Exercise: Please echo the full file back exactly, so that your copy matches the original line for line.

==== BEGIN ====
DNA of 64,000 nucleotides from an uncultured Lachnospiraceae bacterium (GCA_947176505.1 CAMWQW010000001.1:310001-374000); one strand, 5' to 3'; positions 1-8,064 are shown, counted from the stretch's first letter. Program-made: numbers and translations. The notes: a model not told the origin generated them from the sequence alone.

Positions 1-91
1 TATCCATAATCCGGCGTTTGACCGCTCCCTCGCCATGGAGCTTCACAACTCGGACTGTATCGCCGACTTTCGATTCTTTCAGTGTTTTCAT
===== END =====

DNA of 64,000 nucleotides from an uncultured Lachnospiraceae bacterium (GCA_947176505.1 CAMWQW010000001.1:310001-374000); one strand, 5' to 3'; positions 1-8,064 are shown, counted from the stretch's first letter. Program-made: numbers and translations. The notes: a model not told the origin generated them from the sequence alone.

Positions 1-91
1 TATCCATAATCCGGCGTTTGACCGCTCCCTCGCCATGGAGCTTCACAACTCGGACTGTATCGCCGACTTTCGATTCTTTCAGTGTTTTCAT